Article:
On Their Feet
After the ceremony, the bride and groom, as well as their families,  have to stand on their feet in order to greet ALL the guests one by one. After the guests wish a joyful life to the happy couple, they put their “fakelaki” in a big plastic bag. Α family member (usually a brother or a sister) is in charge to collect and guard the bag -with their lives if necessary.
The Bridal Dance
Once the bride arrives at the central village square, the “glenti” starts rolling. Custom dictates that the bride will dance for much of the evening and guests take turns to dance with her. In case you want to dance with the bride, bear in mind that it also comes with a price. As you get on the floor to show your Cretan dancing skills you need to hand a fifty- euro note to the lirari!
The Center of Attention (No, it’s not the bride.)
In traditional Cretan weddings, the center of attention is not just the bride. In fact, in many cases the “lirari” ends up stealing the bride’s thunder. Depending on how big of a star the lirari is, he could make four to ten thousand euros a wedding (tax-free). Each lirari has his personal motto to stir up the crowds. For instance, a famous lirari from Rethimno, whilst playing,  shouts “Eπανάσταση! Ναι, μωρέ!” (Come on, let’s have a revolution!). Suddenly, tens of guns appear and the Cretans start shooting like crazy (so much for the law enforcement against meaningless shooting).
The Food
Oh, the food! Cretans know how to eat and when it comes to weddings, they exaggerate themselves. Cretan receptions are lavish, full of energy, and place a tremendous emphasis on food and drink. Days before the wedding, the men of the village have -yet another – party and take care of the meat. After they finish with this barbaric procedure, the women of the village start cooking and cooking and cooking. Gamopilafo and kalitsounia (little cheese pies) can’t be absent from any Cretan wedding that respects itself and they are both delicious. Other wedding treats include roast meat, boiled meat,”ofto meat” (cooked in earthen utensil with fried unpeeled potatoes), and traditional meat pie (Yes, Cretans love meat).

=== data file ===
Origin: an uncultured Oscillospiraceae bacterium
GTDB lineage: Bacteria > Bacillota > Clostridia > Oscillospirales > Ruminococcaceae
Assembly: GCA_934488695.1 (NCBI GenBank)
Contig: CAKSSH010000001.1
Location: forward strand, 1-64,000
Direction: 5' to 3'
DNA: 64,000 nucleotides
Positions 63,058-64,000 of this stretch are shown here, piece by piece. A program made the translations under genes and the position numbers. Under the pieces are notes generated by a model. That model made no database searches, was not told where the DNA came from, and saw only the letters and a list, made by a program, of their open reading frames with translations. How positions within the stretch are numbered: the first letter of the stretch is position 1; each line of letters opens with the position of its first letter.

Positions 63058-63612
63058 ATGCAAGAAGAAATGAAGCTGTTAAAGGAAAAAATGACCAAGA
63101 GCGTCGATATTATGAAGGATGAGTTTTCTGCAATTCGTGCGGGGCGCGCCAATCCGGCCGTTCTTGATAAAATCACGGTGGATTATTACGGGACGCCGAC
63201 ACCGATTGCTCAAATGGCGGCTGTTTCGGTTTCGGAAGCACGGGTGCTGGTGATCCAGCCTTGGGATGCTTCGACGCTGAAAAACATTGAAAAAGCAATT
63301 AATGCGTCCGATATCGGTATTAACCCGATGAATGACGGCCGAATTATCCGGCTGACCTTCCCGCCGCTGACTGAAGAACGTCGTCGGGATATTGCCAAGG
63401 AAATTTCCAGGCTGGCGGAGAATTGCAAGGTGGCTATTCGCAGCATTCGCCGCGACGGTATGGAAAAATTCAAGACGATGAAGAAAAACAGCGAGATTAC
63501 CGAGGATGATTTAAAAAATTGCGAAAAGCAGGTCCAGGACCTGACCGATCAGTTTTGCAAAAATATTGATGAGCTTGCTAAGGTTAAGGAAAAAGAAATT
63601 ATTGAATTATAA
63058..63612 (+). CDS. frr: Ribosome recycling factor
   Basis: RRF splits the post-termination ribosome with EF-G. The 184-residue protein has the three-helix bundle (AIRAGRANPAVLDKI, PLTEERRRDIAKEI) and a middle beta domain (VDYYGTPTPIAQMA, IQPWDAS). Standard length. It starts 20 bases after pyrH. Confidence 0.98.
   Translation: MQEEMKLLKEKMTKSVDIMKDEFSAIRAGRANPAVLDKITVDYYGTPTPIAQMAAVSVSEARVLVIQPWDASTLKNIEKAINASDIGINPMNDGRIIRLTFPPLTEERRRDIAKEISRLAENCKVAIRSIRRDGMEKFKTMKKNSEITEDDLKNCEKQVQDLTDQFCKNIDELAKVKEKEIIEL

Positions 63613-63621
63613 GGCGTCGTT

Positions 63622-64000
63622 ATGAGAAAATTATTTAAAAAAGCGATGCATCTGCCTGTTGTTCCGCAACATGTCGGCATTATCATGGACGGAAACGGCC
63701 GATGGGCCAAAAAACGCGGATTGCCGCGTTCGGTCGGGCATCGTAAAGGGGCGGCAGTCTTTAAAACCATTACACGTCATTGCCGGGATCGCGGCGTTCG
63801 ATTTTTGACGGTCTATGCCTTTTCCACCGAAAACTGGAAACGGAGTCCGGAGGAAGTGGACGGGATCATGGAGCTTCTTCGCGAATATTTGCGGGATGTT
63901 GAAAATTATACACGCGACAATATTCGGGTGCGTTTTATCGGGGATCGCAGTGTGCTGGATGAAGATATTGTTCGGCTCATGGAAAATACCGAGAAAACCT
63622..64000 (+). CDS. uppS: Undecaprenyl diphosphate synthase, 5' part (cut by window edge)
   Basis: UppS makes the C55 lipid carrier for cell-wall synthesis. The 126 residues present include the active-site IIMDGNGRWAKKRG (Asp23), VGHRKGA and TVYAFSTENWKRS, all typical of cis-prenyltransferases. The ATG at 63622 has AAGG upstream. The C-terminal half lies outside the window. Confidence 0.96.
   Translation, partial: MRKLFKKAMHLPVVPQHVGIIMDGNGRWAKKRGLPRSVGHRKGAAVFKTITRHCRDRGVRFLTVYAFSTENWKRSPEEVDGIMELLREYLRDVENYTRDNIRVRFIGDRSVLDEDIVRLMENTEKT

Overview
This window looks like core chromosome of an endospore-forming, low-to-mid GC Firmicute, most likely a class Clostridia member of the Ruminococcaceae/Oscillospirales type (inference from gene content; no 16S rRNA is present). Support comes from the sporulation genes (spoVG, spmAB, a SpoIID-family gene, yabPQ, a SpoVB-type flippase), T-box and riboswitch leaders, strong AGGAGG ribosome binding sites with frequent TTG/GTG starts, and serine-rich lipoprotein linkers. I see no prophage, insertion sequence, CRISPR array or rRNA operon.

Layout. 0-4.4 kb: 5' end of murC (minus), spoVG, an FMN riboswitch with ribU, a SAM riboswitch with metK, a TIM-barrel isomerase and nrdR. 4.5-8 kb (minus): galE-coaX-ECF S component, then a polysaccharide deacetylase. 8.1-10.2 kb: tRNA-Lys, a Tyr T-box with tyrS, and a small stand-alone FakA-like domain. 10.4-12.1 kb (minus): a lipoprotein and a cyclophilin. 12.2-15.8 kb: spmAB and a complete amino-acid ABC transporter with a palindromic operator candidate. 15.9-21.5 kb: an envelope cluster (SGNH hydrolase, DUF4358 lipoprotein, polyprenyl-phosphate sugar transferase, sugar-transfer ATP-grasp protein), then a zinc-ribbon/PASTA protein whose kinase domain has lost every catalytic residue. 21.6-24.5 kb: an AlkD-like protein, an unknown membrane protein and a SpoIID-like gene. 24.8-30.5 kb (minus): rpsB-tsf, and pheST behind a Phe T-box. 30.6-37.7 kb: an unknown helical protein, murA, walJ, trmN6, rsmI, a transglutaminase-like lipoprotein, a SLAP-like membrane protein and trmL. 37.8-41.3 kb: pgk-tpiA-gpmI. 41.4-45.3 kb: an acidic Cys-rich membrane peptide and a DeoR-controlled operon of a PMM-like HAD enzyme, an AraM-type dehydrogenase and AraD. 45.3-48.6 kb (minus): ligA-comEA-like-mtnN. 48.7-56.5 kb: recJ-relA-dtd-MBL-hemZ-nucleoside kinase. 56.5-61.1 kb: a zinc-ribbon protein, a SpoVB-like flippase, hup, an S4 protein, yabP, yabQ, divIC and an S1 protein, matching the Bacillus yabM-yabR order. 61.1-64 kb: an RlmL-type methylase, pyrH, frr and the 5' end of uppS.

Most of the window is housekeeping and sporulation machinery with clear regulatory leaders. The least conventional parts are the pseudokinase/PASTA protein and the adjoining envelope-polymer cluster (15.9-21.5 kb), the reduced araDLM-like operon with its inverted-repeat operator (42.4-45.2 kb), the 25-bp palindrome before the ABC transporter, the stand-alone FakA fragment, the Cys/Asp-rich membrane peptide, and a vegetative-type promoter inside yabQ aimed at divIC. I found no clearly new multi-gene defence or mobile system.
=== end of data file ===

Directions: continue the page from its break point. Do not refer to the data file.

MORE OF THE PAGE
Μπαλοθιές (Cretan word for meaningless gun shooting )
Ηandguns are virtually banned for private citizens unless you are a member of a shooting sportsman’s club or-apparently- if you come from Crete and have a wedding to attend. To be fair, weddings in towns are fairly civilized, but when it comes to villages, to a foreigner, a Cretan wedding seems like war with music and dancing. The lirari usually gives the signal. Best case scenario is you are going deaf for a couple of days. Stay calm if you happen to see a cartridge landing on your plate. Hide under the table if necessary. Even if you complain, the answer you will most likely get is that they are “careful” along with a  brief history of the Cretan revolution against the Turks, the Arabs, the Venetians,  the Germans, mixed with Kazantzaki’s “Freedom and Death” masterpiece and a tint of  irrelevant information about Crete’s social geography. Give it up. Don’t attempt to convince them otherwise. It’s a lost cause.
Οι Ξένοι (The Foreigners)
Cretan weddings might come expensive for locals, but for tourists they come for free. Anyone passing by the village is welcome to attend the wedding. To be precise, if you happen to be in a village where there’s a wedding, the locals will not let you leave if they don’t feed you and make you drink “koupes” until you drop.  Getting “ξένους” drunk is a rather popular Cretan hobby.  Chances are they will  provide a bed for you since you won’t be able to walk-let alone drive- those bumpy Cretan country roads.